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Please use this identifier to cite or link to this item: http://hdl.handle.net/1942/14762

Title: Public preferences over efficiency, equity and autonomy in vaccination policy: An empirical study
Authors: Luyten, Jeroen
Dorgali, Veronica
Hens, Niel
Beutels, Philippe
Issue Date: 2013
Citation: SOCIAL SCIENCE & MEDICINE, 77 (January 2013), p. 84-89
Abstract: Vaccination programs increasingly have to comply with standards of evidence-based decision making. However, such a framework tends to ignore social and ethical sensitivities, risking policy choices that lack crucial public support. Research is needed under which circumstances and to which extent equity and autonomy should prevail over effectiveness and cost-effectiveness in matters of infectious disease prevention. We report on a study investigating public preferences over various vaccination policy options, based on a population survey held in Flanders, Belgium (N = 1049) between March and July 2011. We found (1) that public support varied considerably between policies that were equally efficient in preventing disease but differed according to target group or incentives to improve uptake and (2) that preferences over the use of legal compulsion, financial accountability or the offering of rewards appear to be driven by individuals' social orientation.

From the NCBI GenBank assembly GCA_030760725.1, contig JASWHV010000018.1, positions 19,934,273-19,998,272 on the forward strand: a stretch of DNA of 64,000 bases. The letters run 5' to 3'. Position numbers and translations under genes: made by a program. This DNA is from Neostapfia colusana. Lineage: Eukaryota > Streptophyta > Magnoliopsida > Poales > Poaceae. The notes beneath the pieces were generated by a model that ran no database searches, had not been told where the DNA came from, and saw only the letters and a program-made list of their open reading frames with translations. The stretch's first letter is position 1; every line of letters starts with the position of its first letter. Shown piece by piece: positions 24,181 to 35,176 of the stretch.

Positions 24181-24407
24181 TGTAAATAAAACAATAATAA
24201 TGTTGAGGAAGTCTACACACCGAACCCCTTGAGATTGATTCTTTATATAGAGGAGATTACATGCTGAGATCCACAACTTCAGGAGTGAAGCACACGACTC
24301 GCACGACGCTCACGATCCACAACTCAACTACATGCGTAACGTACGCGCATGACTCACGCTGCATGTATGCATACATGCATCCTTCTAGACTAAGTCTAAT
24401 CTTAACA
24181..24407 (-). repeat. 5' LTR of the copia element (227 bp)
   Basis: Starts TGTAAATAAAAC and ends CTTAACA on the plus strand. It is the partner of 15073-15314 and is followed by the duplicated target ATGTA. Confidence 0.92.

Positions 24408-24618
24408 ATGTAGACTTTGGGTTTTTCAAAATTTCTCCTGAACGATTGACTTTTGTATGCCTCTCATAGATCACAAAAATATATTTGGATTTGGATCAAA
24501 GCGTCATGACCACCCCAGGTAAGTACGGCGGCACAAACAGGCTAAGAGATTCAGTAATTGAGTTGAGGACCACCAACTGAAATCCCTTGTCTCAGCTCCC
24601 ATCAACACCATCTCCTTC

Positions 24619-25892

URI: http://hdl.handle.net/1942/14762
DOI: 10.1016/j.socscimed.2012.11.009
ISI #: 000314487000012
ISSN: 0277-9536
Category: A1
Type: Journal Contribution
Validation: ecoom, 2014
Appears in Collections: Research publications

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